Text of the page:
Speaking as a fan, I will lament the absence of new King books. But King does not owe me a new book every year, nor does he have an obligation to any of his fans to let them read everything and anything he writes. Personally, I suspect that King will, indeed, continue to write, and that someday down the road, he may decide to publish again. And I will bet you that if this happens, what he publishes will be unlike anything he has done before, it will take his fans and critics by total surprise, and it will be a masterwork of some sorts that will be considered a seminal moment in his career.

    Of course, he may never again publish another word, and if that's the case, so be it. Writing for publication is not easy. I do three books a year on average and those deadlines creep up with amazing swiftness. I did not win Powerball this week. If I did, would I still be a full-time writer? Yep. Would I worry about selling what I wrote and how my books were selling? Nope. Ars gratis artis. Art for art's sake. When you're Stephen King or Jerry Seinfeld, you can actually live that mandate. Good for them.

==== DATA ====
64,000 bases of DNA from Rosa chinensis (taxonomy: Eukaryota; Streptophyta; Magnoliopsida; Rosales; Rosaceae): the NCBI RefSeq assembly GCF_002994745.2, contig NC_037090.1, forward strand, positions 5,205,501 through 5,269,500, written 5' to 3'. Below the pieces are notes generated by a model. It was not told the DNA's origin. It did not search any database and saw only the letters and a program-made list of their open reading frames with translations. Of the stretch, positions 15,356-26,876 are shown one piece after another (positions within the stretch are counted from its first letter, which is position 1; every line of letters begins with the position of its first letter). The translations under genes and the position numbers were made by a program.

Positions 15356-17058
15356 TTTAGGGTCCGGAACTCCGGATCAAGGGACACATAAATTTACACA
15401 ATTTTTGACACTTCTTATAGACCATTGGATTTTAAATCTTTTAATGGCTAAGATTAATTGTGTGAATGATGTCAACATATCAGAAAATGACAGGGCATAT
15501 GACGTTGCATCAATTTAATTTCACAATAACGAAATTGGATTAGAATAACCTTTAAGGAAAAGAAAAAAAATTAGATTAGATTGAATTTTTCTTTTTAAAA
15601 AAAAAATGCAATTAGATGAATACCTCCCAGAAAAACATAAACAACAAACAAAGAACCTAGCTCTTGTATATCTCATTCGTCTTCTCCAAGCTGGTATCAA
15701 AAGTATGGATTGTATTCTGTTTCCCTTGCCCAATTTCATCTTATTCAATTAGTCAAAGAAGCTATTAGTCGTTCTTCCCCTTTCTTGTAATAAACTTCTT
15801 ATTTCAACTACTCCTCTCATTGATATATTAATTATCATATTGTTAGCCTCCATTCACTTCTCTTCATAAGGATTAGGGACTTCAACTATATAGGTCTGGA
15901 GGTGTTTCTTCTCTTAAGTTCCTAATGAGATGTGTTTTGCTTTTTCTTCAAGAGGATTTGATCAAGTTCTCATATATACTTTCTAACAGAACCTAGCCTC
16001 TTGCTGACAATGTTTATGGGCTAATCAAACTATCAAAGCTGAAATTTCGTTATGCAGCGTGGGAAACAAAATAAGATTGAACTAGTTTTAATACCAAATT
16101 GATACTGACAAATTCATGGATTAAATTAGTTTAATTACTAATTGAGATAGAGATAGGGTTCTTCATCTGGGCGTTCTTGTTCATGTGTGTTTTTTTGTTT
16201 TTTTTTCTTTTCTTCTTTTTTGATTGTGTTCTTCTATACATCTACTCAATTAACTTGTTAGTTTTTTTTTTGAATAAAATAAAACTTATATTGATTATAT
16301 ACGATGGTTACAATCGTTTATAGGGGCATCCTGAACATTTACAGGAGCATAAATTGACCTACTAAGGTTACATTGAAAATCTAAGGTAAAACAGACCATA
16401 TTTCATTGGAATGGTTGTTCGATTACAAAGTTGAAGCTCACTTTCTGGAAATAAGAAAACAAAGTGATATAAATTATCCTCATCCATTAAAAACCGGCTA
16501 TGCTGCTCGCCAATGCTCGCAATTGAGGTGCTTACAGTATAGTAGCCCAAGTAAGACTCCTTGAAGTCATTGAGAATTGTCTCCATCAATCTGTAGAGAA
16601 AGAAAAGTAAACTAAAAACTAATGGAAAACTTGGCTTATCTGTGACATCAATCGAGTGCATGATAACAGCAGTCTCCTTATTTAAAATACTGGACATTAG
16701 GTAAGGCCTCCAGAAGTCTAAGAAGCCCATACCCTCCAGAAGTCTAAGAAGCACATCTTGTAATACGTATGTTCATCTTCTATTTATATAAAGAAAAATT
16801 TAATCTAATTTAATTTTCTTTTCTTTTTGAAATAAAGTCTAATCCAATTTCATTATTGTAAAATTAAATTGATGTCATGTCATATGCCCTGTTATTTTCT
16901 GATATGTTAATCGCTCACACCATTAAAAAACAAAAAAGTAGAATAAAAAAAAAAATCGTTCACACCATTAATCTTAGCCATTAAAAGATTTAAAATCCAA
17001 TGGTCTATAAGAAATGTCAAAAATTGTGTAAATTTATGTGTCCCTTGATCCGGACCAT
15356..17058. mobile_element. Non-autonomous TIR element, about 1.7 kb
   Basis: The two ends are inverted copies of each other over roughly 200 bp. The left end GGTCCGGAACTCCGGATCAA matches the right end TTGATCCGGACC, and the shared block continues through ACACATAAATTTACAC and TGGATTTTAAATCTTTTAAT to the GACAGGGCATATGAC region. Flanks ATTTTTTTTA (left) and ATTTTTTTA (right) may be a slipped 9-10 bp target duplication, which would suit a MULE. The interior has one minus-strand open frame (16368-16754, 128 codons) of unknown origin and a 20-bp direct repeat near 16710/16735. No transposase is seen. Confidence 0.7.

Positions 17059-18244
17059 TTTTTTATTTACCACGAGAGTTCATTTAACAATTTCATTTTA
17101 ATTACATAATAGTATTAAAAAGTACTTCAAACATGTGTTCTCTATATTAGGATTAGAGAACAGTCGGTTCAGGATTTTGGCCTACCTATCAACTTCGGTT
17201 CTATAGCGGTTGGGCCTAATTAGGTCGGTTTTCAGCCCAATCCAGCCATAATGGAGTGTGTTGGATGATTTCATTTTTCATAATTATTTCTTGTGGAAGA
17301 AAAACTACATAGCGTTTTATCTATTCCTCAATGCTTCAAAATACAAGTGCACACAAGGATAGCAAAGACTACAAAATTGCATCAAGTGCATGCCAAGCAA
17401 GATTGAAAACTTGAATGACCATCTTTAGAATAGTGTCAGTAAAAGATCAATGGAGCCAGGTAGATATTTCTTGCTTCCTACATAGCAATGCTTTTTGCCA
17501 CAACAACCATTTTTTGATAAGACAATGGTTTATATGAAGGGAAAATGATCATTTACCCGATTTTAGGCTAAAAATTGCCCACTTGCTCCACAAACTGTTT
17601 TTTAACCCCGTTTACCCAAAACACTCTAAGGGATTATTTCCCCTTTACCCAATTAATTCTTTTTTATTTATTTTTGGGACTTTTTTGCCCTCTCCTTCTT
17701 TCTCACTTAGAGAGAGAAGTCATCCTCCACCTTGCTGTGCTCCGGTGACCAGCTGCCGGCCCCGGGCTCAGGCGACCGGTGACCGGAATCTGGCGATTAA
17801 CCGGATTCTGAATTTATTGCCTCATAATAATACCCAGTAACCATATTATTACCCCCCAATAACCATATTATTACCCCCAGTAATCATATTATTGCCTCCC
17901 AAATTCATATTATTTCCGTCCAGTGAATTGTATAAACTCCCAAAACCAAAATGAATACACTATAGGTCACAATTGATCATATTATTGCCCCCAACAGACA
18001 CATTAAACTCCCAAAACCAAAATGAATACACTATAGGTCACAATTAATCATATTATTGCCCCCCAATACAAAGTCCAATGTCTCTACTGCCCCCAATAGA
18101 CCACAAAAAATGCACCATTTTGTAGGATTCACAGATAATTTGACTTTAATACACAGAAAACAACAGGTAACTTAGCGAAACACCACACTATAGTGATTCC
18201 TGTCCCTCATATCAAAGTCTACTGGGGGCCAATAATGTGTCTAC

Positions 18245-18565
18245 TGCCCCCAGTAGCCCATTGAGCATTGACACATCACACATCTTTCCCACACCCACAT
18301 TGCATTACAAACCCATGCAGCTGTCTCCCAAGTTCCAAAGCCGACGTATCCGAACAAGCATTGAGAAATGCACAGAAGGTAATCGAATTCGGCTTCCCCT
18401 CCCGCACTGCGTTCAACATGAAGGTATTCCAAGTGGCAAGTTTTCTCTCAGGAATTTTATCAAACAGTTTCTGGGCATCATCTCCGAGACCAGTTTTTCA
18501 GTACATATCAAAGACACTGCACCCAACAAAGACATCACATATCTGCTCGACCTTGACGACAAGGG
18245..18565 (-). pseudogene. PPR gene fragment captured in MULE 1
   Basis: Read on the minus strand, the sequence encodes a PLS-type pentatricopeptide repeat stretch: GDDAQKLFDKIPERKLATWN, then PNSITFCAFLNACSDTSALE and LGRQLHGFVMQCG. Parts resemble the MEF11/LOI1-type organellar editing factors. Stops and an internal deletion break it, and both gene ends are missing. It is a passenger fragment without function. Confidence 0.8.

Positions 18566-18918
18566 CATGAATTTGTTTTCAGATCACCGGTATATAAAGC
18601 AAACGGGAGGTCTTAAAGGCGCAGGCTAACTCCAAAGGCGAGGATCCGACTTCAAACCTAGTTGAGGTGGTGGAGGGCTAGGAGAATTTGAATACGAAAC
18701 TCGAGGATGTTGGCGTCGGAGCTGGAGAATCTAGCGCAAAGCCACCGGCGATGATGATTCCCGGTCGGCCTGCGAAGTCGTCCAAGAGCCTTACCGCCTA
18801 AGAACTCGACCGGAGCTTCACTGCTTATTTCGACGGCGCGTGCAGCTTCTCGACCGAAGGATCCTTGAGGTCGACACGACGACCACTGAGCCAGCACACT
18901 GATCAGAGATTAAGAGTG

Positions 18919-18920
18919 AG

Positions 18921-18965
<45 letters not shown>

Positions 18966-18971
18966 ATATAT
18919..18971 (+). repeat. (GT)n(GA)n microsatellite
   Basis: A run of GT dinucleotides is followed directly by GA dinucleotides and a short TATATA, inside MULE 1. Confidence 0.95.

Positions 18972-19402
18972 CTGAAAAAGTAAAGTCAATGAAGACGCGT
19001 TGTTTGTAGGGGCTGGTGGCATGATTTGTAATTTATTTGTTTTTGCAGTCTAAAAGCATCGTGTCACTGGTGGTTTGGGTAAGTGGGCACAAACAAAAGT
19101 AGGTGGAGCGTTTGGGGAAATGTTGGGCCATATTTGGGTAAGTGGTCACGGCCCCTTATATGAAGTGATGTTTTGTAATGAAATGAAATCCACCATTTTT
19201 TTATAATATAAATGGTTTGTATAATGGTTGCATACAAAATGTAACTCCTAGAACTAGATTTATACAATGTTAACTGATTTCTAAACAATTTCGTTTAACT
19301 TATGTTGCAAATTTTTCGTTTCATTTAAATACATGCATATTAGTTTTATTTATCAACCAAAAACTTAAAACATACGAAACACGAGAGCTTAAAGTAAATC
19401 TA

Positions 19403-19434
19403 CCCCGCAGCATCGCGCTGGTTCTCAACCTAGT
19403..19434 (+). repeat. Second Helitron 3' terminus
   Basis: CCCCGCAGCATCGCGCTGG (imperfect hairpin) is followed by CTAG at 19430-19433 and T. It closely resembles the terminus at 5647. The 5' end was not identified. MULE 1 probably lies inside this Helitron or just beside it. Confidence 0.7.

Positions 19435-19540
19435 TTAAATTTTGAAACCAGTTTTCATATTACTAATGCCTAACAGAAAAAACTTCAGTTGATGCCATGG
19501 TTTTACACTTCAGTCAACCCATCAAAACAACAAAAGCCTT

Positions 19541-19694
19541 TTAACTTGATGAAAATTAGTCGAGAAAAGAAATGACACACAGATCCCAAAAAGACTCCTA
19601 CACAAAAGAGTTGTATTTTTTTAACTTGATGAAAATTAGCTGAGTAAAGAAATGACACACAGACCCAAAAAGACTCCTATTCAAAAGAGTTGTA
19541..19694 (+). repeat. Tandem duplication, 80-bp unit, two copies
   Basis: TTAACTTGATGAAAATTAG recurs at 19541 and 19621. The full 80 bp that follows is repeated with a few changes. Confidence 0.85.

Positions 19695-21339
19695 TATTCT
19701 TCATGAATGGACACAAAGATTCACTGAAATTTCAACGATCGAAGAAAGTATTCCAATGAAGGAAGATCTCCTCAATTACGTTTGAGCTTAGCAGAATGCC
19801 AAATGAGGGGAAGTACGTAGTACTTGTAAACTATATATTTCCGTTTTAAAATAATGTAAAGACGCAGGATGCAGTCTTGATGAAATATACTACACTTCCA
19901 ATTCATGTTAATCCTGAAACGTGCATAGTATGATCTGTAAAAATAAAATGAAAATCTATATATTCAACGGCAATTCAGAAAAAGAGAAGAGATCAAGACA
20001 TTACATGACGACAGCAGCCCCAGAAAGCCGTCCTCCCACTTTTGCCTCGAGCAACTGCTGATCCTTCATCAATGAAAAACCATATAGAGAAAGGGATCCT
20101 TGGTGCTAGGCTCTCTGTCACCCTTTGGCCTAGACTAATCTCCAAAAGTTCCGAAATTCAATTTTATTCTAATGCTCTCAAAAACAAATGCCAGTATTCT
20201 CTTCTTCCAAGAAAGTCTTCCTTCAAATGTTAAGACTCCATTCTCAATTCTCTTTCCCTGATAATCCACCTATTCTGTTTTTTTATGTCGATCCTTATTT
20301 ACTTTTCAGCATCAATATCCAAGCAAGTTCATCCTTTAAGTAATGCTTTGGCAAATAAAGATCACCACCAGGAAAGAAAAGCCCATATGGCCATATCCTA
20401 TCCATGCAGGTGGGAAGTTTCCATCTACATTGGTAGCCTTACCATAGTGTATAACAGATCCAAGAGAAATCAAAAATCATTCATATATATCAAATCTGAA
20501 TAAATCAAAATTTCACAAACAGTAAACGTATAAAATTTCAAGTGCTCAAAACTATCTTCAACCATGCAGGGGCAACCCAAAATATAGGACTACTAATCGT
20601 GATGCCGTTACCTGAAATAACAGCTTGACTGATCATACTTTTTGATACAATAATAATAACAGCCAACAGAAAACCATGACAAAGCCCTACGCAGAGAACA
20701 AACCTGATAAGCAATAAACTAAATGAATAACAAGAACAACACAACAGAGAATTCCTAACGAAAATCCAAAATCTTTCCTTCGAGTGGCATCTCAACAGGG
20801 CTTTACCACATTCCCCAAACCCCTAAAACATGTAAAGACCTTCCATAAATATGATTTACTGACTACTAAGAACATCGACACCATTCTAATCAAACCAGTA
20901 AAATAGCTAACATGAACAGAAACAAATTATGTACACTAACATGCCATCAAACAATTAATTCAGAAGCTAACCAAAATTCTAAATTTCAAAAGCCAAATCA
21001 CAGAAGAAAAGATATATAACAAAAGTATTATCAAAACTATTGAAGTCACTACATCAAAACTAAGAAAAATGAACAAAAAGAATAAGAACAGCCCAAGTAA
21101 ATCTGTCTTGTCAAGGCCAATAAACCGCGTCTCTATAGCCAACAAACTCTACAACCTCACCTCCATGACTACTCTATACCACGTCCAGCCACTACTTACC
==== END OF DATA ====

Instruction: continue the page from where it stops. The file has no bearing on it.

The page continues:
• from Bev Vincent, whose column "Notes from the Dead Zone" appears in every publication of Cemetery Dance magazine. [please visit bevvincent.com]

    "In the early 1982, the night before my Astronomy semester exam during my fourth year at University, The Who simulcast their farewell concert from Toronto on television. They were never going to tour or record again. A lot of people watched that concert, including me, who managed to get an A on my exam, lack of sleep notwithstanding."


  • from Justin Brooks, prominent critic and reviewer